Functional Programming tricks for simplifying and improving code

Functional Programming can make your code simpler. Simplicity means that the code is easier to read and understand, testable, and more maintainable.

In this blog post, I describe some of the Functional Programming (FP) tricks you can use to turn your code better by making it simpler.

Get rid of temp variables

Functional Programming favours immutability. This principle of immutability means that you don’t change the values of your variables after you have initialised them. Similarly, you don’t mutate your objects, or strings, after you have created them.

If you are programming in JavaScript, all your variable definitions should use const. For anyone who is reading your code, the constant definition gives peace of mind: It guarantees that the variable is never reassigned. Because reassignment is impossible, the reader’s brain is free from the burden of tracking and recognising reassignments from the code.

What about when you need to change your values? At first, you could have an array:

const fruits = ['apple', 'orange', 'banana']

What do you do when you want to add a new fruit into this list? The solution is to initialise a new constant variable with new or updated values. We can copy the existing fruits values using the spread operator:

const allFruits = [...fruits, 'pineapple']

You should follow the principle of immutability everywhere in your code. Because if you do, your code becomes cleaner.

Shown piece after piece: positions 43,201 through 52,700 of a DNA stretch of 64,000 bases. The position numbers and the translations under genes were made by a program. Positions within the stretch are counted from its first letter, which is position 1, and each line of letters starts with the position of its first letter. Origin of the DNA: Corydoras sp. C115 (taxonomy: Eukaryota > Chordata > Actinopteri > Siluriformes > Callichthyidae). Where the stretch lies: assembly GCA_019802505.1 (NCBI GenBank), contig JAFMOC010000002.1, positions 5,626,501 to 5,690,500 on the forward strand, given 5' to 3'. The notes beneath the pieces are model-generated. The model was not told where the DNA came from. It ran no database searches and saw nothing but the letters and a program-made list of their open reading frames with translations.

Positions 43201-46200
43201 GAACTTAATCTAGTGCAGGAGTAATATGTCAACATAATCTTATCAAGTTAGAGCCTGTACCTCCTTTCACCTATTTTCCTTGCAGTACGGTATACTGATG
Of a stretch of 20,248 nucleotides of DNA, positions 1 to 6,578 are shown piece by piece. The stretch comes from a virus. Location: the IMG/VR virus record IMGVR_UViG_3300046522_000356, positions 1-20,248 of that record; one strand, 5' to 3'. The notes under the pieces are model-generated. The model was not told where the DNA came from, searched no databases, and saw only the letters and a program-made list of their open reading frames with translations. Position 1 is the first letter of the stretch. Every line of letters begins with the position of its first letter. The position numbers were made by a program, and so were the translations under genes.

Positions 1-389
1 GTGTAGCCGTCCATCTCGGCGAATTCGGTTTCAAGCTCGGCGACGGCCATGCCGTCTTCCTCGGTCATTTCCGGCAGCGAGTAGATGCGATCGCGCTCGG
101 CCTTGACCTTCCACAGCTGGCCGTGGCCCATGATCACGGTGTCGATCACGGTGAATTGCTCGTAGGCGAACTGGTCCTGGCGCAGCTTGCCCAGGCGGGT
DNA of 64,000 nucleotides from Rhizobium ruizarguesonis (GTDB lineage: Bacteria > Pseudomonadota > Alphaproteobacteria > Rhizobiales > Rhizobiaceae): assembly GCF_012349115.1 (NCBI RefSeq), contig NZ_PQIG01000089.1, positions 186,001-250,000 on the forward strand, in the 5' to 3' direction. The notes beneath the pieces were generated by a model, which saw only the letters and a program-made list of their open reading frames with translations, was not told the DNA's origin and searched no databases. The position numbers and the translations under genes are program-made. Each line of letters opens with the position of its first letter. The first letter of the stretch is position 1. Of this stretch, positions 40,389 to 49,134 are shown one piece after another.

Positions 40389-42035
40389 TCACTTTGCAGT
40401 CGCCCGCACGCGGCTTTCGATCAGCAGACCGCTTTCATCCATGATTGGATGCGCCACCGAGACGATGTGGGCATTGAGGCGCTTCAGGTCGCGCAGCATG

You know that the value of your fruits variable never changes, and you know this fact the first time you see the declaration of the variable. After the initialisation, anywhere you see the fruits variable, you know that it still has the same three fruits in it.

Get rid of loops

Functional code tells what happens instead of instructing how it should happen.

Loops are not functional, and we should get rid of them.

Consider the following loop:

var list = [];
var i = 0;
while (i < rows.length) {
    var row = rows[i];
    var message = {
        childAddress: row[1],
        action: 'switchToBackupNode2',
        role: 'edge'
    };
    list.push(message);
    i += 1;
}

The functional alternative gets rid of the while loop and uses map to process the rows into a list.

const list = rows.map(r => ({ 
    childAddress: r[1],
    action: 'switchToBackupNode2',
    role: 'edge'
 }))

In addition to getting rid of the loop, this code has also removed temporary variables row and message and the loop variable i.

The result is much more readable.

It’s crystal clear.

You can trust that this code works just by looking at it. To be fair here, to gain this level of trust, you need to understand the map function first. The map function is used everywhere in functional programming and thus learning it is an essential step in transitioning to FP.

map is one of the functions that programmers use for list processing. Processing data in lists is a big part of FP, and you should also learn the other list processing functions: most importantly, the reduce and filter functions.

Removing ifs

Removing ifs is a useful strategy in my guest of simplifying code. There are several strategies that one can take to remove if statements from code, and applying any of them usually results in cleaner, easier to understand, structures.

Let’s look at some strategies for removing if statements.